Army marches to Philly
Mitchell Armstrong, left, is presented with a scholarship award by Double Blue Alumni chair Corey Quinn. File photo: BILL POTRECZ
To declare or not to declare, that was the question for Mitch Armstrong.
The 19-year-old defender for the St. Catharines WMKL Athletics was recently faced with a tough decision — declare himself eligible this year as an underage player or wait another year and perhaps move up in the draft rankings.
Unsure what to do, Armstrong sought out A’s general manager Jeff Chcoski.
“We had a quick conversation and I told him I thought he should enter,” Chcoski said. “He said he wasn’t sure with the year he had but I told him with who you are as a person and with your athletic ability, I truly think you should enter this year and I think you’ll get drafted.”
Chcoski also made it clear he would support Armstrong’s decision either way.
“I left it up to him,” Chcoski said.
Armstrong ultimately decided to enter the draft, but not without some serious soul searching first.
“I declared only two weeks ago. A couple of people I trust and are really familiar with the game recommended me and it’s been a super quick turnaround,” he said. “I give them (Chcoski and A’s coach Steve Toll) all the credit in the world. Without them I wouldn’t have declared and wouldn’t have even known where to start or where my next step would have been.”
Armstrong’s decision paid off when he was selected in the second round (22nd overall) of the draft by the Philadelphia Wings.
“I had a little bit of an idea. I had a meeting with Paul Day and went through a questionnaire with him,” Armstrong said. “He was super nice with me and I’m super excited to be drafted by Philly. It’s a dream come true. I’ve been dreaming of it since I was little and I can’t wait to get started.”
Day, who coached the A’s in 1993 and has strong ties to the organization and area, is thrilled to have Armstrong.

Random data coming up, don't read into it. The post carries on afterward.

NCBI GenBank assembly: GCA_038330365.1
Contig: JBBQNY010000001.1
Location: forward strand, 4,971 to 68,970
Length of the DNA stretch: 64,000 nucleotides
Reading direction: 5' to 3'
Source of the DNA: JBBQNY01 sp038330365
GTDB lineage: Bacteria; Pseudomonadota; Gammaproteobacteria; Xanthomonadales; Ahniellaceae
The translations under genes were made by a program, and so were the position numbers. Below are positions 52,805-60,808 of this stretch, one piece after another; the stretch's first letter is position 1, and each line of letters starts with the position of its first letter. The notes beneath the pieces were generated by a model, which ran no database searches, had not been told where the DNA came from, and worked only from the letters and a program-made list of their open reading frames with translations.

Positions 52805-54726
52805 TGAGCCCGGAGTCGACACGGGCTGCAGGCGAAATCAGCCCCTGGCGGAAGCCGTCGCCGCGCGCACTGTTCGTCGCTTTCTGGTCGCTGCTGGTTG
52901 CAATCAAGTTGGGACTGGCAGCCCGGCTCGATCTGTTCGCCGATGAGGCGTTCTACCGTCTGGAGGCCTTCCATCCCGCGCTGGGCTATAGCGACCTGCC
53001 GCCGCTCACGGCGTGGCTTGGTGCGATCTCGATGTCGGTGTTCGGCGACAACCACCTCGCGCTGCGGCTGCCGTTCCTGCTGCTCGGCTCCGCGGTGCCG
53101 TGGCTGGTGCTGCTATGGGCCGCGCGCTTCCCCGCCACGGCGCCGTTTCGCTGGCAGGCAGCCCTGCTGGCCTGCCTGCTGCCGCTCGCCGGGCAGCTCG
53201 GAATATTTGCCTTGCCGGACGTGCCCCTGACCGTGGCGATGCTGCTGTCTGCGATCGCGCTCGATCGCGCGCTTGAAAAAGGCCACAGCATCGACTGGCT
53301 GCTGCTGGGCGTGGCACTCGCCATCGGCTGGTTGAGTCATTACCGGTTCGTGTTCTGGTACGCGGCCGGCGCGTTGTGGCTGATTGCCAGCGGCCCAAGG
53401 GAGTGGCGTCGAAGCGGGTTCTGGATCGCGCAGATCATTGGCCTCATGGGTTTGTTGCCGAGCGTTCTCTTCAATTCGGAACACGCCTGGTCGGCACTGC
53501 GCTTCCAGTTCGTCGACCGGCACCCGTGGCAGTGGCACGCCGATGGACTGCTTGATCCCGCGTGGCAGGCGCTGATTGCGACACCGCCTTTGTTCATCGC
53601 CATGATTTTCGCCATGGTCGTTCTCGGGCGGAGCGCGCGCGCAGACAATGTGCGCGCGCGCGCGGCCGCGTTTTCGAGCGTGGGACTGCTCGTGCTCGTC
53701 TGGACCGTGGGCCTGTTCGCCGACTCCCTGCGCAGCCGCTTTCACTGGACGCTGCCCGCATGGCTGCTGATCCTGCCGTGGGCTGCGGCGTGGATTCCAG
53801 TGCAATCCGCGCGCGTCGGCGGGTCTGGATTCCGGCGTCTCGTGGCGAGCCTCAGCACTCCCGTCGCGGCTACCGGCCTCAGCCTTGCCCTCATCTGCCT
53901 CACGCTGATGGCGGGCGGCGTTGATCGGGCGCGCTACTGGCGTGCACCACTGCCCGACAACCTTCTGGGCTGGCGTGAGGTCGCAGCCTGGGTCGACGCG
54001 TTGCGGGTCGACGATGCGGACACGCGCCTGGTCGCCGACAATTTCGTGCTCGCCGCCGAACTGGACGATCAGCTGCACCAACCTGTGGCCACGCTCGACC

“We love Mitch’s compete level his athleticism, speed and grit. We think being the youngest player drafted and two more years of junior A development his future is very bright,” Day said. “We think he should transition to the pro game well and with development this year he has a chance to be a roster player and play.”
Armstrong is looking forward to the challenge.
“I think my position with the team will be as young defender and bring my speed and athleticism to the team,” he said. “I think I was one of the youngest guys in the draft, if not the youngest, and I think I’ll be able to contribute hugely when it comes time for camp.”
Chcoski feels the experience of being around pro players will be a huge asset for both Armstrong and his A’s teammates.
“It’s going to help him as a player to get that experience, just like with Latrell Harris who was playing for the Toronto Rock and the St. Catharines Athletics,” Chcoski said. “It does a lot for their growth to be around those pro players. To get that experience and Philly connection with St. Catharines is amazing with Paul Day and (assistant coach) Ian Rubel. On top of that, what he’ll be able to bring back to our guys after being at pro camp is out of this world.”
The decision to turn pro likely puts an end to Armstrong junior hockey career with the St. Catharines Falcons, where he was part of a Sutherland Cup championship team two years ago.
“I miss it a ton. It was a super tough decision for me. Hockey is something I’ve grown up with and Tyler (Falcons coach Tyler Bielby) is one of the best, if not the best, coaches I’ve ever had so it was a hard to leave hockey and leave him,” Armstrong said.
Armstrong, who is a member of the Brock Badgers field lacrosse team, admits his body feels much better after several years of playing both sports.
“I have so much more free time. My body went through the wringer there for a bit but this year it’s definitely a huge change of pace and I’m grateful I’ve taken my foot off the gas of hockey.”
Armstrong will head to Philadelphia in October for development camp.
“I’m super proud of Mitchell. It’s a big step for him and it’s great for our program,” Chcoski said.
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